The manager called her at home and offered to mediate a meeting between Jessica and her supervisor. As Jessica recounted this story to me, she said proudly that she refused to attend the meeting. She couldn’t stand the supervisor and told her boss’s boss that she would not even sit in the same room as her supervisor much less talk to her.
So, Jessica lost her job.
Here we were, months later, Jessica was still out of work, and she told that story with pride. You can hear the “I showed them” intonation of her voice.
So, I asked her how she felt about what she had done. Of course, she was proud. In Jessica’s mind, it was a victory because she stood her ground. She didn’t let the supervisor or the manager get the best of her.
I followed up with another question. I smiled and asked her how many bills could she pay with that pride? Would they accept it as payment in the grocery store or at the gas station? She was speechless.
Jessica is still riding off the high of the emotional victory. Yet, the reality of her situation tells a different story. She might have ‘showed them’ but they still have jobs. They can still meet their financial obligations. They aren’t out there pounding the pavement in the worst job market that many of us have seen in our lifetimes.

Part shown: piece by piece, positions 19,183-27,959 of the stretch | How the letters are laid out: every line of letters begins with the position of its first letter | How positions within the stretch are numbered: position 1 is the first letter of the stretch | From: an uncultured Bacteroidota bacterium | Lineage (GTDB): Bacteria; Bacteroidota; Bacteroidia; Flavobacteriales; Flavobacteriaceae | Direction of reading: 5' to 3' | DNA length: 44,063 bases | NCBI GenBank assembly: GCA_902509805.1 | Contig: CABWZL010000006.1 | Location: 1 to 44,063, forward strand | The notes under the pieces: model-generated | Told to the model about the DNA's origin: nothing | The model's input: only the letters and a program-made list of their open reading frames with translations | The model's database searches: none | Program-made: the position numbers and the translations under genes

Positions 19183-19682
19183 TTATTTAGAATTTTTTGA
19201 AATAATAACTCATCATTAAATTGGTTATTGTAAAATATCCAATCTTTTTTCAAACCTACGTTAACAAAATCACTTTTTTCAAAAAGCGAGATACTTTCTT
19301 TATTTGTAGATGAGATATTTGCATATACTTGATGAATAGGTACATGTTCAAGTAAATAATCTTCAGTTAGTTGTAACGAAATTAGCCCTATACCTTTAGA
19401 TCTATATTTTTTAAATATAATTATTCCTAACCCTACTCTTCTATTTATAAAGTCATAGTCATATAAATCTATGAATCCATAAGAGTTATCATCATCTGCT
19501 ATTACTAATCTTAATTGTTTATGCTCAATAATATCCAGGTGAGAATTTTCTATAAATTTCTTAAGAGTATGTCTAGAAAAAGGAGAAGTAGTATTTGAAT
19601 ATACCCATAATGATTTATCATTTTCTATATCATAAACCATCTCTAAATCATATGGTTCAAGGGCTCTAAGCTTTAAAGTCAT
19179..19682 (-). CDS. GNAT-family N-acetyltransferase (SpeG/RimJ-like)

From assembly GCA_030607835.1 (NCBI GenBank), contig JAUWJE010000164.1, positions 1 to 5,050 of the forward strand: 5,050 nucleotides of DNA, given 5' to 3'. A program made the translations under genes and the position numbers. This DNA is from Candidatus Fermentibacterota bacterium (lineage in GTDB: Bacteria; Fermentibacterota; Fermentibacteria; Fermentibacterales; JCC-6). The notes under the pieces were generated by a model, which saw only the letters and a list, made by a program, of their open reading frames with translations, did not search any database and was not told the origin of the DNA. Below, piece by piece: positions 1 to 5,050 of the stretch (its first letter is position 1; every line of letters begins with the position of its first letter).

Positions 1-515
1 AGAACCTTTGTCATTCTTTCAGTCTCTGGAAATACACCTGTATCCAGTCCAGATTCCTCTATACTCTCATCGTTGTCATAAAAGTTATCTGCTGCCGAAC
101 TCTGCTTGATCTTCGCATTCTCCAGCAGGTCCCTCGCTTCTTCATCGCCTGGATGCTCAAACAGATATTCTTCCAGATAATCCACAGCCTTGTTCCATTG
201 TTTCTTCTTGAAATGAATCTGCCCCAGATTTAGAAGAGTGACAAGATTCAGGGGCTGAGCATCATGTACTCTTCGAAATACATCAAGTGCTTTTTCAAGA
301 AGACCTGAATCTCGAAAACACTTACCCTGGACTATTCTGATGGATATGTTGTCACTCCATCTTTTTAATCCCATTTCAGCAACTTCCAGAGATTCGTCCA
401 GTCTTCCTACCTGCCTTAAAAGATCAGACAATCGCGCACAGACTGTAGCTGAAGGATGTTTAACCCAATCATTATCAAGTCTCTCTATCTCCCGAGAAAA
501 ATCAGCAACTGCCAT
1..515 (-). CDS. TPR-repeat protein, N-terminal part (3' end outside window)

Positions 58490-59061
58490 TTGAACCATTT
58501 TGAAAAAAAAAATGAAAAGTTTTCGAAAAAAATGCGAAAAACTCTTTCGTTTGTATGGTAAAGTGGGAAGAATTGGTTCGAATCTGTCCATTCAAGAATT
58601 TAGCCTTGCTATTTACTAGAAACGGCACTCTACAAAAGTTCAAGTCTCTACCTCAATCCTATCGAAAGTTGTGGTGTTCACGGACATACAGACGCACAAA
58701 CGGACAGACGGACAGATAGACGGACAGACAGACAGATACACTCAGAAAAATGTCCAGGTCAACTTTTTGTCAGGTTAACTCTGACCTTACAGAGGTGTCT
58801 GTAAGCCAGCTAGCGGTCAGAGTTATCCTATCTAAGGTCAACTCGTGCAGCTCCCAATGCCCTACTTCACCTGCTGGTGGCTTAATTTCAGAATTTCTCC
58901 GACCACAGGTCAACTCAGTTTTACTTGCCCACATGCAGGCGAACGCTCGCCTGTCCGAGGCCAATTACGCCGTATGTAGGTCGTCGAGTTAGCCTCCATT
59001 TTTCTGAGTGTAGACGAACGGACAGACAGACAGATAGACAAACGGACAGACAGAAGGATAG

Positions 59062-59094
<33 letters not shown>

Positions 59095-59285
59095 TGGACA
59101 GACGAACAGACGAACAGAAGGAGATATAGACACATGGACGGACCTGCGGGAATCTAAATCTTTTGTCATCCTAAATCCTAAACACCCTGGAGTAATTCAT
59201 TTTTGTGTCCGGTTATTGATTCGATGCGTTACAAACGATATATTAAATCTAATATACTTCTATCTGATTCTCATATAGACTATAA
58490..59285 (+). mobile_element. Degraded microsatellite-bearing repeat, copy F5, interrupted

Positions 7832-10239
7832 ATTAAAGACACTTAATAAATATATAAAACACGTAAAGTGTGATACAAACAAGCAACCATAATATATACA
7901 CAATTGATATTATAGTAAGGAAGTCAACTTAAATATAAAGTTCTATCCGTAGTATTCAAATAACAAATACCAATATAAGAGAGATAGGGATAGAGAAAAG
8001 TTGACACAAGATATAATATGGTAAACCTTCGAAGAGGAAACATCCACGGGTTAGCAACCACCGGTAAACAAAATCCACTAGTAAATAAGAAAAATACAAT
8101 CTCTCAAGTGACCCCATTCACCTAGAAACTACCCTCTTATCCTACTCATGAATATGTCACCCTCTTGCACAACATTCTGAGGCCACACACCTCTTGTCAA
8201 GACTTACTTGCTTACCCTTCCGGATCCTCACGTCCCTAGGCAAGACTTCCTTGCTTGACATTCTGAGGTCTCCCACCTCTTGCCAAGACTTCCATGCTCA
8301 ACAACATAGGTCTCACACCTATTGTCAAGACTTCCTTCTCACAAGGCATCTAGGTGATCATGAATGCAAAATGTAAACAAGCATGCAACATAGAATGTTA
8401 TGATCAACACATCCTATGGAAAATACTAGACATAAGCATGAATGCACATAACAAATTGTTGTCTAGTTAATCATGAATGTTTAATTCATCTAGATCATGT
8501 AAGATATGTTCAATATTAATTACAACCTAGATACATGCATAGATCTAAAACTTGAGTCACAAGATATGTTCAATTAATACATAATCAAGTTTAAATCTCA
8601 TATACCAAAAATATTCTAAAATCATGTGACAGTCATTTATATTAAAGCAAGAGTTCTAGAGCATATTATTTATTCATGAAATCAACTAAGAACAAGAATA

Emotions are powerful and intense and necessary. A life without a mixture of happiness, sadness, passion, laughter and even a little anger or righteous indignation wouldn’t be much of a life. But, we have to learn how to effectively harness the power of our feelings. If we don’t, we can end up jobless and/or alone.
Taking back things said and done during moments of intense emotion is about as difficult as putting toothpaste back in the tube. It isn’t going to work.
Here are a few tips to help you keep your cool, when your emotions start to heat up:
Leave: When possible remove yourself from the situation. Even if you can just spend five minutes in the bathroom or in your car, step away.
Bite Your Tongue: Don’t respond with anger, sarcasm or condescension. The best thing to do is to not say anything until you calm down.
Vent to a Disinterested Party: Vent to someone who has absolutely nothing to do with the situation or the people involved. Venting to family and co-workers just puts the rumor mill into overdrive and increases the chances for hurt feelings, confusion and manipulation.